As you rush to submit your taxes, slow down to ensure you get all of your entitled deductions.
If you’re itemizing your deductions, remember that dental expenses are treated like medical expenses. You can itemize medical and dental costs if they exceed 10% of your adjusted gross income (for most people). So, if you’re itemizing a large hospital bill, include your root canals and crowns too.
According to the IRS, “prevention and alleviation of dental disease,” is included in medical deductions.
What do you get to deduct?
• Preventative Treatment: Standard dental procedures, like teeth cleanings, sealants, and fluoride.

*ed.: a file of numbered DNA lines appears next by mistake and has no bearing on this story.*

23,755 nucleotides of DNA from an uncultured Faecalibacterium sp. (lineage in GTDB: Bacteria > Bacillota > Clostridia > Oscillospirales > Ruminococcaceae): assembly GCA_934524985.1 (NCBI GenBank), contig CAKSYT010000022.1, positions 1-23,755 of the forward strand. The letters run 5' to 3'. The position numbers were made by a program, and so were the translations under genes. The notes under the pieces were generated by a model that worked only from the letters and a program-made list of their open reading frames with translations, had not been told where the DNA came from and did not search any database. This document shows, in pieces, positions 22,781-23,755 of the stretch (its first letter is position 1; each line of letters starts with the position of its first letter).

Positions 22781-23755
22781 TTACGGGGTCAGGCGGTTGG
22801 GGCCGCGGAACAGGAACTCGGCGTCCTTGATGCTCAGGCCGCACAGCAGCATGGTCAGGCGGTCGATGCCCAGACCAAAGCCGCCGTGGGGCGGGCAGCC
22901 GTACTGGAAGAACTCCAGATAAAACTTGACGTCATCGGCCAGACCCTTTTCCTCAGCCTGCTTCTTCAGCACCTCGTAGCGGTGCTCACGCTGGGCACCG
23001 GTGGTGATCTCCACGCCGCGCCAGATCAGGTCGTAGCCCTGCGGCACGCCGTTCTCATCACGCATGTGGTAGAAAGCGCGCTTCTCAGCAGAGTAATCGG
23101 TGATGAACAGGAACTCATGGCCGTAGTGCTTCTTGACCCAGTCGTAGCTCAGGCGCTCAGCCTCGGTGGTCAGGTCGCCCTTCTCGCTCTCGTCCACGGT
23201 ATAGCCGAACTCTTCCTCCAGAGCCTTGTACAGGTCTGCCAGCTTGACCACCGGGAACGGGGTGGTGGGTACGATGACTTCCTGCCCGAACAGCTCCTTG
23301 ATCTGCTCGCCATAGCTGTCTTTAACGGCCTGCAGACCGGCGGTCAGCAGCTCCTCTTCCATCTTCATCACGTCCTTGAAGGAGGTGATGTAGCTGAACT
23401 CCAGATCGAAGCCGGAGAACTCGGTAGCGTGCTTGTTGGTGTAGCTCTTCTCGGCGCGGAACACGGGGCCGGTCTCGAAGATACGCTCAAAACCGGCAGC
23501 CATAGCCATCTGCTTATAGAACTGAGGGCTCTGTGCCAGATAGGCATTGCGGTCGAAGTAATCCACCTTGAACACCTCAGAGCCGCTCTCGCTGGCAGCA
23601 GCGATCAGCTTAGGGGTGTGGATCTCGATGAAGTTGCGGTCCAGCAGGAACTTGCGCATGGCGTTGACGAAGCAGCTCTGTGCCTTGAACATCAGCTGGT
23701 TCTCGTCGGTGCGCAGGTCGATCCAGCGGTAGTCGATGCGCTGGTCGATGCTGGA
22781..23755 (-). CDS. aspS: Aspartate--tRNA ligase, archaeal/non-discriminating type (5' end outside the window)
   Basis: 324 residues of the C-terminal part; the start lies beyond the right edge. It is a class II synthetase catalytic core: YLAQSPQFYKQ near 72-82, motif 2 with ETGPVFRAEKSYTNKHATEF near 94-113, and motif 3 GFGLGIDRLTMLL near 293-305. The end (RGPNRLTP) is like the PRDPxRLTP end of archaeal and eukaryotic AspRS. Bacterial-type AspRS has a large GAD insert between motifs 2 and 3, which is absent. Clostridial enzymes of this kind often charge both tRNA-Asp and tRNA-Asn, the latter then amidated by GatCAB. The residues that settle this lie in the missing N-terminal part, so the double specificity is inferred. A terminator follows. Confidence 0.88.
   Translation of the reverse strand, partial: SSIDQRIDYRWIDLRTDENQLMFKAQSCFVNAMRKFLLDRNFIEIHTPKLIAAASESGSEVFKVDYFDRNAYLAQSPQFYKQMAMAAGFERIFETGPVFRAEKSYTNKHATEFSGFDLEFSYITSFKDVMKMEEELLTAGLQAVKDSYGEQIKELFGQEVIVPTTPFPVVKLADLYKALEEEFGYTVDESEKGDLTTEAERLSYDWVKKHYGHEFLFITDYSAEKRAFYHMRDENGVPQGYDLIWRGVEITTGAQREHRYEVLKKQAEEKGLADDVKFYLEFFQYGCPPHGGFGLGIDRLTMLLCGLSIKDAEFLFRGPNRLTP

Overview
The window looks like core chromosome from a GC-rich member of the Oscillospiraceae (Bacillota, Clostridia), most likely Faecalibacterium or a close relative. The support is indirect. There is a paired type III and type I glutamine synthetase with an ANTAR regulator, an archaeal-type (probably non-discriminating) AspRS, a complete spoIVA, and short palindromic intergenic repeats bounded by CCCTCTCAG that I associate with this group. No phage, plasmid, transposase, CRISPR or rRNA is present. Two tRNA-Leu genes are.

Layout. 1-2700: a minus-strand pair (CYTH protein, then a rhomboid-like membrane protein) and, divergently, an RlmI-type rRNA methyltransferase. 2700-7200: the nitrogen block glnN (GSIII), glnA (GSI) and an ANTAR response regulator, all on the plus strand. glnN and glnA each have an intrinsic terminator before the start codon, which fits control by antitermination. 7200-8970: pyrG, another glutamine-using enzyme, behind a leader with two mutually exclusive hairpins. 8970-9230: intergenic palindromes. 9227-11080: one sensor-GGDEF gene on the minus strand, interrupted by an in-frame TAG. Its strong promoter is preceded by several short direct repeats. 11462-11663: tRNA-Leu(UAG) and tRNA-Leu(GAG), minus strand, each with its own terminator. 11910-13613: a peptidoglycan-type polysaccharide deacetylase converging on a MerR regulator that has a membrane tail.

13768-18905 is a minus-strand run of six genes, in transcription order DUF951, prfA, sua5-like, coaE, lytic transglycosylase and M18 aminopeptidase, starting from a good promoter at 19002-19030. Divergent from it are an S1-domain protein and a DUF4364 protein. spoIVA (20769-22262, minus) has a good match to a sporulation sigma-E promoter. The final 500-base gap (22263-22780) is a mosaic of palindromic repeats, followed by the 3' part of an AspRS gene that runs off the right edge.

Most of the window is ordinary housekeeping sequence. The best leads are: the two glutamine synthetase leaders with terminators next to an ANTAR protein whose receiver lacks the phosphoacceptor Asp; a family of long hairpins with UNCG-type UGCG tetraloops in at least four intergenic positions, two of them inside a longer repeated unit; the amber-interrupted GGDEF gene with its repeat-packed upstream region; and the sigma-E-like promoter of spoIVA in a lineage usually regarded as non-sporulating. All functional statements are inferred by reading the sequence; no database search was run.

• Treatment to alleviate dental disease: X-rays, fillings, braces, extractions, dentures, crowns, and root canals.
• Mileage to your dentist for you and/or your dependents
What can’t you deduct?
• Cosmetic procedures, such as teeth whitening, cannot be deducted.
Check your medical/dental expense percentage before you deduct them. They must be 10% or greater for 2014 expenses. And remember – you can’t double dip. If you used a Flex spending account, you can’t claim that on your taxes.
Confused? Watch this short video from the IRS’s YouTube Channel.
While you may have deductions surrounding your dental costs, this article is not specific to your personal financial situation. Please seek professional advice based on your particular circumstance.